that what he is doing violates that right.”
Ashcroft v. Al-Kidd, 131 S.Ct. 2074, 2083 (2011).
right at issue cannot be pleaded generally but must be
sufficiently specific that a reasonable officer would
understand the alleged conduct to be unconstitutional.
Specificity is particularly important in the context of the
Fourth Amendment, where the Court has recognized that it is
difficult for an officer to determine how the relevant legal
doctrine will apply to the factual situation the officer
confronts. Kisela v. Hughes, 138 S.Ct. 1148, 1152
(2018). Lindsey claims that her arrest deprived her of
“clearly established rights, privileges, and immunities
secured by the First, Fourth, and Fourteenth
amendments…These rights include, but are not limited
to, the right to due process of law, the right to be free of
an arrest without probable cause, and the right to be free of
unreasonable searches and seizures” (DN 1 PageID # 8).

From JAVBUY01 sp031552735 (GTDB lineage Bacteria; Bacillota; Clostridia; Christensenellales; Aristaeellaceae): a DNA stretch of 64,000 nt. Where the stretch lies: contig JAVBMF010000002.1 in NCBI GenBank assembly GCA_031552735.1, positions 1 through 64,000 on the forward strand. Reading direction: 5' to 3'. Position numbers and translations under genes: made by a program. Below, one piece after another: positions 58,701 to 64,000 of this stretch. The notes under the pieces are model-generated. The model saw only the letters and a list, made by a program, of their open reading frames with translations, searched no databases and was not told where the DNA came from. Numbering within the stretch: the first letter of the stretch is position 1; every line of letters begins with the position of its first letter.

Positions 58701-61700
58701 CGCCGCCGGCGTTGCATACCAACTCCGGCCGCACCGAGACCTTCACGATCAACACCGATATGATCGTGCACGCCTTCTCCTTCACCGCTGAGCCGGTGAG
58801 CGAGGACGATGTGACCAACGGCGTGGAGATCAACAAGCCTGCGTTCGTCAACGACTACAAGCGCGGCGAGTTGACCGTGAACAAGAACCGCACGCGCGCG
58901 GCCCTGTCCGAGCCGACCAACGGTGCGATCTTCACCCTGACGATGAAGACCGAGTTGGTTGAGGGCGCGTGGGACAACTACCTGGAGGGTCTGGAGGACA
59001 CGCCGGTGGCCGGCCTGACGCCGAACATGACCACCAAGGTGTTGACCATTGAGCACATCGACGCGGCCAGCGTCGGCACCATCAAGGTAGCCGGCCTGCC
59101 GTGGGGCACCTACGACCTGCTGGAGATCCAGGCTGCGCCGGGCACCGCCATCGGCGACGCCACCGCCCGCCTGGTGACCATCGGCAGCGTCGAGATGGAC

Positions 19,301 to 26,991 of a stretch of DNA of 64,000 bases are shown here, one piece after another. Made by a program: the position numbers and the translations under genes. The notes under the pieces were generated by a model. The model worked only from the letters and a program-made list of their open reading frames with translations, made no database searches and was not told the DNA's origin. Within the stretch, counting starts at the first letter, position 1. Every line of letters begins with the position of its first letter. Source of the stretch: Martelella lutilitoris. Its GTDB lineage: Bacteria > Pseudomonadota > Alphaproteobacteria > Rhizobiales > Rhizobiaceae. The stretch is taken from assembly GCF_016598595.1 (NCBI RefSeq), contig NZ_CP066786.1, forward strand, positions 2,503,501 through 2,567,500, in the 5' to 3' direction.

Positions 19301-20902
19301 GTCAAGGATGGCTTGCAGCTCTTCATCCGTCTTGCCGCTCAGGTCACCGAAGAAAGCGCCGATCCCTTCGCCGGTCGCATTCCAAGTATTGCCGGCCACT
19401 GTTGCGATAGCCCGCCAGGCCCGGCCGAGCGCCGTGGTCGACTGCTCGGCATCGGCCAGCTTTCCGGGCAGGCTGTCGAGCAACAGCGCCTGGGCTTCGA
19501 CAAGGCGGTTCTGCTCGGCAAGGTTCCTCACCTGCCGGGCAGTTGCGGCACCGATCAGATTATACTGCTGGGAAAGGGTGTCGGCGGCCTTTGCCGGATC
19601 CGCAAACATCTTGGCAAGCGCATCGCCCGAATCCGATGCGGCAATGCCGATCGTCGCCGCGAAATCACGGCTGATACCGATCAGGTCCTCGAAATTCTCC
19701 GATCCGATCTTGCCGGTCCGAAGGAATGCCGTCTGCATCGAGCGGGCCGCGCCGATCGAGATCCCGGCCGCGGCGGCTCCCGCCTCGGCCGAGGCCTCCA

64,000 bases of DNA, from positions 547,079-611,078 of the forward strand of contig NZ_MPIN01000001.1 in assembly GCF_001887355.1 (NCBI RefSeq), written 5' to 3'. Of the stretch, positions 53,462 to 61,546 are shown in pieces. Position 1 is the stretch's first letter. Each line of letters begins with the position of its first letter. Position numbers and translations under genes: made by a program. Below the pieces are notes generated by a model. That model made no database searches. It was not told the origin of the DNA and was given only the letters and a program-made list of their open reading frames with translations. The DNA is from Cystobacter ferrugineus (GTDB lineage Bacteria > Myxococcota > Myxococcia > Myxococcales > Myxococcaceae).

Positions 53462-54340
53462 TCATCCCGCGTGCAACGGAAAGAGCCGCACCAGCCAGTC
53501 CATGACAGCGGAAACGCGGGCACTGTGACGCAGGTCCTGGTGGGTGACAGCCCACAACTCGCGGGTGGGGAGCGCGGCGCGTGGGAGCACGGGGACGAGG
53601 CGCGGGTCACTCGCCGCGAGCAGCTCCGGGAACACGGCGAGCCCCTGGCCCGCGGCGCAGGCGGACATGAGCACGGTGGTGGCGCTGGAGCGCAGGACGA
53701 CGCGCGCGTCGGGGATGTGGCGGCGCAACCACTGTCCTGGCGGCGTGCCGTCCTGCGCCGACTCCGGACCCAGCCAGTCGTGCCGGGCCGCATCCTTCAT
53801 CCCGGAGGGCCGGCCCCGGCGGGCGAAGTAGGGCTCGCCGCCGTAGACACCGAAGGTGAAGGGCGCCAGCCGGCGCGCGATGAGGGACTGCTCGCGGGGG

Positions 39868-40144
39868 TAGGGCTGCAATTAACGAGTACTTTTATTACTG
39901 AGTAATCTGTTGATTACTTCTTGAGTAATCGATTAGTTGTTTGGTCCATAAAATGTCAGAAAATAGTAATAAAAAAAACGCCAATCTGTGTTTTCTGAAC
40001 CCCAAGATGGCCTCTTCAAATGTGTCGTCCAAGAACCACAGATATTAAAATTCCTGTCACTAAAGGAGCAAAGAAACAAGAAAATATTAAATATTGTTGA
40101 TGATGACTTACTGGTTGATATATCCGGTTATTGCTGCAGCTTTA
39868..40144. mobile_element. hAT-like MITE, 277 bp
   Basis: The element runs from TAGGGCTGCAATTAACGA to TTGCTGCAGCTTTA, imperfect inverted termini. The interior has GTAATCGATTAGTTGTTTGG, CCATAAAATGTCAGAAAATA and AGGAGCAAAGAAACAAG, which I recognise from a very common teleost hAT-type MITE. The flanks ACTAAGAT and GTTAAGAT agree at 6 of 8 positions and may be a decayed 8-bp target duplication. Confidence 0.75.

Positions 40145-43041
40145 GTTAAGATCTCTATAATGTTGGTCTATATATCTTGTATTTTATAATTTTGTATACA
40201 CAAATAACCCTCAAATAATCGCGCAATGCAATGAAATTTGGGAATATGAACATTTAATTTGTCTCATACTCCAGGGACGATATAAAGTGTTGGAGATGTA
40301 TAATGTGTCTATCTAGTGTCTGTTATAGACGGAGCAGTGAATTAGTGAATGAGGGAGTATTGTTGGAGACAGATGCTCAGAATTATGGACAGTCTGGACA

It is axiomatic that an individual enjoys the right to be
free from arrests without probable cause. However, a law
enforcement officer is entitled to qualified immunity for a
wrongful arrest, even if his probable cause determination is
incorrect, if a reasonable police officer in his position
could have believed that probable cause to arrest existed.
Avery v. King, 110 F.3d 12, 14 (6th Cir. 1997).
cause to make an arrest exists if the facts and circumstances
within the arresting officer's knowledge were
“sufficient to warrant a prudent man in believing that
the arrestee had committed or was committing an
offense.” Beck v. Ohio, 379 U.S. 89, 91
(1964). Here, Lindsey was erroneously arrested as a result of
detective Jewell's investigation. Crucial to that
investigation was Lawler's positive identification of
Lindsey as one of her assailants. Upon being shown
Lindsey's photograph, Lawler stated that she knew Lindsey
personally and was adamant that Lindsey participated in her
assault (DN 49-5 PageID # 445). She confirmed that
identification again several days later in the office of Hart
County Attorney Mike Nichols (Id.). An
identification of a suspect by an eyewitness is enough to
establish probable cause, unless factual circumstances exist
that creates reason for the officer to believe the eyewitness
was lying or did not accurately describe what she had seen.
Ahlers v. Schebil,1 ...